In this issue

Jonathan Tobin: Defending the Right to a Jewish State

Heather Hale: Compliment your kids without giving them big heads

Megan Shauri: 10 ways you are ruining your own happiness

Carolyn Bigda: 8 Best Dividend Stocks for 2015

Kiplinger's Personal Finance editors: 7 Things You Didn't Know About Paying Off Student Loans

Samantha Olson: The Crucial Mistake 55% Of Parents Are Making At Their Baby's Bedtime

Densie Well, Ph.D., R.D. Open your eyes to yellow vegetables

The Kosher Gourmet by Megan Gordon With its colorful cache of purples and oranges and reds, COLLARD GREEN SLAW is a marvelous mood booster --- not to mention just downright delish
April 18, 2014

Rabbi Yonason Goldson: Clarifying one of the greatest philosophical conundrums in theology

Caroline B. Glick: The disappearance of US will

Megan Wallgren: 10 things I've learned from my teenagers

Lizette Borreli: Green Tea Boosts Brain Power, May Help Treat Dementia

John Ericson: Trying hard to be 'positive' but never succeeding? Blame Your Brain

The Kosher Gourmet by Julie Rothman Almondy, flourless torta del re (Italian king's cake), has royal roots, is simple to make, . . . but devour it because it's simply delicious

April 14, 2014

Rabbi Dr Naftali Brawer: Passover frees us from the tyranny of time

Greg Crosby: Passing Over Religion

Eric Schulzke: First degree: How America really recovered from a murder epidemic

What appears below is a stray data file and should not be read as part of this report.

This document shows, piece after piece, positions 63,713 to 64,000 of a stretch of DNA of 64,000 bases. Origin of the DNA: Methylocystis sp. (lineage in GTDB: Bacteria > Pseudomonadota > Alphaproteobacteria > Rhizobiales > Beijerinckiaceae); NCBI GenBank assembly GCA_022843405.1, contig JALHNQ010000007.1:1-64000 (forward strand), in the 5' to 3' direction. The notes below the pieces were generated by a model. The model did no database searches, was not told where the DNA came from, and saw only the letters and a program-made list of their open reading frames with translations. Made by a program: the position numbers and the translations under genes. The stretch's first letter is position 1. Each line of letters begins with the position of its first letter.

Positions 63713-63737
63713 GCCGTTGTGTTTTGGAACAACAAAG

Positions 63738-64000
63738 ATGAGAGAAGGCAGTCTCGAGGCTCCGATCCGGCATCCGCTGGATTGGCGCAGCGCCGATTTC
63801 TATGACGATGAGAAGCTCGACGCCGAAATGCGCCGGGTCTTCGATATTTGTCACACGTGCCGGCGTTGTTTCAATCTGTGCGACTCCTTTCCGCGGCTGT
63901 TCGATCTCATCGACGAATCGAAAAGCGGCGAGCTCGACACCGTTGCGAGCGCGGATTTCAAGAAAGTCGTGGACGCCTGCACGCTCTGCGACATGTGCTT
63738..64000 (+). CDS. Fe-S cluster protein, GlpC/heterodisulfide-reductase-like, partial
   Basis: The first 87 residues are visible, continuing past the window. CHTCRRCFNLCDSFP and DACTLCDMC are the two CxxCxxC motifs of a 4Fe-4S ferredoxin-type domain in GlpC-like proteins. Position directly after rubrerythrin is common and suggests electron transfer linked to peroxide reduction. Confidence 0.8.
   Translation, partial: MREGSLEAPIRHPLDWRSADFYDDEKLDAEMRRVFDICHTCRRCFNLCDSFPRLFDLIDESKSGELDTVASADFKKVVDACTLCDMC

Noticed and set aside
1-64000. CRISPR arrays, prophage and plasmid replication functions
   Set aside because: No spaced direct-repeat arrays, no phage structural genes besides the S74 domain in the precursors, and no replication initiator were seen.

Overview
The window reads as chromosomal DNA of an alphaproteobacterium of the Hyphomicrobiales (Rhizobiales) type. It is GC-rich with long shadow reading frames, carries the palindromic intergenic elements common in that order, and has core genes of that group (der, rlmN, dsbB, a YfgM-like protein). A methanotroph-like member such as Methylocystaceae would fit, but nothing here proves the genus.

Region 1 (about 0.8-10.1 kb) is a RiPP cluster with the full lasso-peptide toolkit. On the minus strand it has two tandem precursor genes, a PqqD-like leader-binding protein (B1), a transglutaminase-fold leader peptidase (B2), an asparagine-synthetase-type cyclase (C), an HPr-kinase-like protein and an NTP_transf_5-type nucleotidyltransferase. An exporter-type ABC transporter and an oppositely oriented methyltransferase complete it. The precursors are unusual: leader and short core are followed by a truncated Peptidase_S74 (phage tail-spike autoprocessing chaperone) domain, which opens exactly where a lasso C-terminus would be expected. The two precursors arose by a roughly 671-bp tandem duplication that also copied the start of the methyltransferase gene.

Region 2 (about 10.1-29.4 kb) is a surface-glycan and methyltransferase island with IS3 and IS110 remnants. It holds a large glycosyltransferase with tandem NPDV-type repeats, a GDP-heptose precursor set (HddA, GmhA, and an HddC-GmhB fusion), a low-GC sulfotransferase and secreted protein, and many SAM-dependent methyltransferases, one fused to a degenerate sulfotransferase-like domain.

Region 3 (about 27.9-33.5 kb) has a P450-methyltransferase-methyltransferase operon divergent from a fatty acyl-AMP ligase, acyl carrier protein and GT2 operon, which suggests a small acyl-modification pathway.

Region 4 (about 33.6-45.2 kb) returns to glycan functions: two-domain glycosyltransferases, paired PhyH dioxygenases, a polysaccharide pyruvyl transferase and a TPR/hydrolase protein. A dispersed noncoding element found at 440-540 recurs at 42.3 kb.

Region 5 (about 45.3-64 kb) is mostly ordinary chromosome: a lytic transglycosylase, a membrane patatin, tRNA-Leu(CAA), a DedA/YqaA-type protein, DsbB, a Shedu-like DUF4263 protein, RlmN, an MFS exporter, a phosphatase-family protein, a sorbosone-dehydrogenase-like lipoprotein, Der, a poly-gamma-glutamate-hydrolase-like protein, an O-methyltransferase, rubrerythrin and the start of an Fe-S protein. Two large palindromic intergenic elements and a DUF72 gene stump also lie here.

Georgia Lee: When love is not enough: Teaching your kids about the realities of adult relationships

Cameron Huddleston: Freebies for Your Lawn and Garden

Gordon Pape: How you can tell if your financial adviser is setting you up for potential ruin

Dana Dovey: Up to 500,000 people die each year from hepatitis C-related liver disease. New Treatment Has Over 90% Success Rate

Justin Caba: Eating Watermelon Can Help Control High Blood Pressure

The Kosher Gourmet by Joshua E. London and Lou Marmon Don't dare pass over these Pesach picks for Manischewitz!

April 11, 2014

Rabbi Hillel Goldberg: Silence is much more than golden

Caroline B. Glick: Forgetting freedom at Passover

Susan Swann: How to value a child for who he is, not just what he does

Cameron Huddleston: 7 Financial Tasks You Should Tackle Right Now

Sandra Block and Lisa Gerstner: How to Profit From Your Passion

Susan Scutti: A Simple Blood Test Might Soon Diagnose Cancer

Chris Weller: Have A Slow Metabolism? Let Science Speed It Up For You

The Kosher Gourmet by Diane Rossen Worthington Whitefish Terrine: A French take on gefilte fish

April 9, 2014

Jonathan Tobin: Why Did Kerry Lie About Israeli Blame?

Samuel G. Freedman: A resolution 70 years later for a father's unsettling legacy of ashes from Dachau

Jessica Ivins: A resolution 70 years later for a father's unsettling legacy of ashes from Dachau